The world has changed a lot in the past few decades. With that change comes a lot of positives, but it also means that the younger generations face new and difficult problems that haven’t been dealt with in the past. We’ve collected a few of them here to share with you.
Student loan debt has tripled over the past 15 years, as college tuitions increase dramatically and wages stagnate. This is a problem that primarily millennials face, each owing an average of $30,000 in student loans. However, as more and more Gen Zers go to college, they will likely take on the same burden, as circumstances around student loans like expensive tuition and living expenses will have stayed the same or increased.
This student loan debt can heavily affect the futures of those who borrow. Of those who took on student loan debt for college or university, 74% of Gen Zers and 68% of millennials had to delay a major financial decision– buying a house or car, starting a family, paying off other debt, and saving for retirement and emergencies– in favor of paying off their student debt.
High Housing Prices
Over the past 20 years, housing prices have increased greatly, with most markets having a 50-100% increase in price. That figure continues to increase with inflation, and this problem widely affects the younger generations. Even higher-earning millennials are renting and not buying, and Gen Z have also been hit particularly hard, with rent prices going up 16% for them (in comparison to 3% for Baby Boomers).
Saving for retirement
As mentioned, the many financial issues that younger generations face affect their ability to save for retirement. Because of this, many feel pessimistic about having enough money for retirement, especially because they don’t feel like they can depend on pensions the way that older generations have. 72% of millennials are worried about their retirement. Many are saving a substantial amount, but as they don’t have pensions, they’re instead using 401(k)s, which have higher fees and aren’t meant to carry the full weight of retirement.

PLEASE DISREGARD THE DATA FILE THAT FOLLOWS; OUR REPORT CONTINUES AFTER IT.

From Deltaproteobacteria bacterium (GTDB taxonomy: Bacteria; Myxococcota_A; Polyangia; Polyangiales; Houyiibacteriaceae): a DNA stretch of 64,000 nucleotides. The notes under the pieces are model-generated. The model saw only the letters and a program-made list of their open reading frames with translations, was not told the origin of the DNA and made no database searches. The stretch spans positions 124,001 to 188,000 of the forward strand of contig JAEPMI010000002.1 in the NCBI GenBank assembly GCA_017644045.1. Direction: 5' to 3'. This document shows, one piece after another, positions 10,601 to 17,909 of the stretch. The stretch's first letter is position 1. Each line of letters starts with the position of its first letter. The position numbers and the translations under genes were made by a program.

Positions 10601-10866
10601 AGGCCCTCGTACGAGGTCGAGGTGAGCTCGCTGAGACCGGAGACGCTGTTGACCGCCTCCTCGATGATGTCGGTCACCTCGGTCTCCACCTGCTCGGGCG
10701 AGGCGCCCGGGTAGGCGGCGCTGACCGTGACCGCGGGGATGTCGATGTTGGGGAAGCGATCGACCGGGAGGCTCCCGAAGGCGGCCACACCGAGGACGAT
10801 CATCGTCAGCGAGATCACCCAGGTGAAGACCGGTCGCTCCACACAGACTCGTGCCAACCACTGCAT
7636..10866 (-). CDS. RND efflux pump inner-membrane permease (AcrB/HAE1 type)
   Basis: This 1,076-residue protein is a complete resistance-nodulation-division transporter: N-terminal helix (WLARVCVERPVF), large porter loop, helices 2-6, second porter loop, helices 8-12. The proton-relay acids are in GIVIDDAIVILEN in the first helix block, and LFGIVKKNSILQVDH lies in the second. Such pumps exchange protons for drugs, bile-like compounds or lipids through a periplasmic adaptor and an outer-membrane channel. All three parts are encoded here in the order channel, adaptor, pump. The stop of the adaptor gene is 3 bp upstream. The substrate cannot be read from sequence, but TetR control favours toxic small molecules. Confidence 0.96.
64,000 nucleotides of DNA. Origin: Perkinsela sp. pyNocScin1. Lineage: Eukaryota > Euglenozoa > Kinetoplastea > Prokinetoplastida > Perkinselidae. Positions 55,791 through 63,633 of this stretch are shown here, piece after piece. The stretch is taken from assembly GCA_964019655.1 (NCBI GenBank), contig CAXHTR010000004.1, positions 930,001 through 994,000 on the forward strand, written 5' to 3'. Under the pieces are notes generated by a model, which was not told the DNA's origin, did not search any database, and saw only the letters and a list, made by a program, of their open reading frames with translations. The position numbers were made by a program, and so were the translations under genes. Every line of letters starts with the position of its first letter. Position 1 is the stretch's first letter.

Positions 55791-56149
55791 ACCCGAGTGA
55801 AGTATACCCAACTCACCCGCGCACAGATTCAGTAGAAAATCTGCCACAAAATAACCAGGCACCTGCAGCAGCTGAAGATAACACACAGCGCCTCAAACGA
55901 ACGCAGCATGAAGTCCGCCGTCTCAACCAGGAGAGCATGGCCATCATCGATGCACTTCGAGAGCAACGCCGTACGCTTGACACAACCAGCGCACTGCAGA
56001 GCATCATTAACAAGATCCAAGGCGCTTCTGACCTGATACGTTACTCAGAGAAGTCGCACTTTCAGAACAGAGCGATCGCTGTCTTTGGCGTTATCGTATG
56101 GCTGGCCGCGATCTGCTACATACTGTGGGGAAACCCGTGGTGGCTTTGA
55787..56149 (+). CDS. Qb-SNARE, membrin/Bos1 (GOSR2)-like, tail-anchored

Building a credit score.
The younger generations, on average, have lower credit scores than older people, with Gen Z having an average score of 674, millennials 680, Gen X 699, Baby Boomers 736, and the Silent Generation 758. This may be partially due to the fact that length of credit history is an important factor in determining credit score, and so younger people are already at a disadvantage. Plus, having a low credit score can make insurance rates, credit card interest, and other products more expensive. Building credit can be hard, especially because your rent and utilities payments will not be reported to credit bureaus– only mortgage payments. Because younger generations can’t afford houses right now, they’ve lost a good avenue for building credit.
However, there are ways in which you can get your essential bill payments reported to credit bureaus. One service you can use is NeonForLife, which allows you to split your essential bills in installments in order to spread them out, and then reports your payments to Experian Credit Bureau, helping you build your credit score while also making bill-paying more manageable. You can even put your bills on Autopay, taking a lot of stress off of your shoulders.
Images by Pavel Nekoranec on Unsplash, Siora Photography on Unsplash, and Towfiqu barbhuiya on Unsplash (in that order).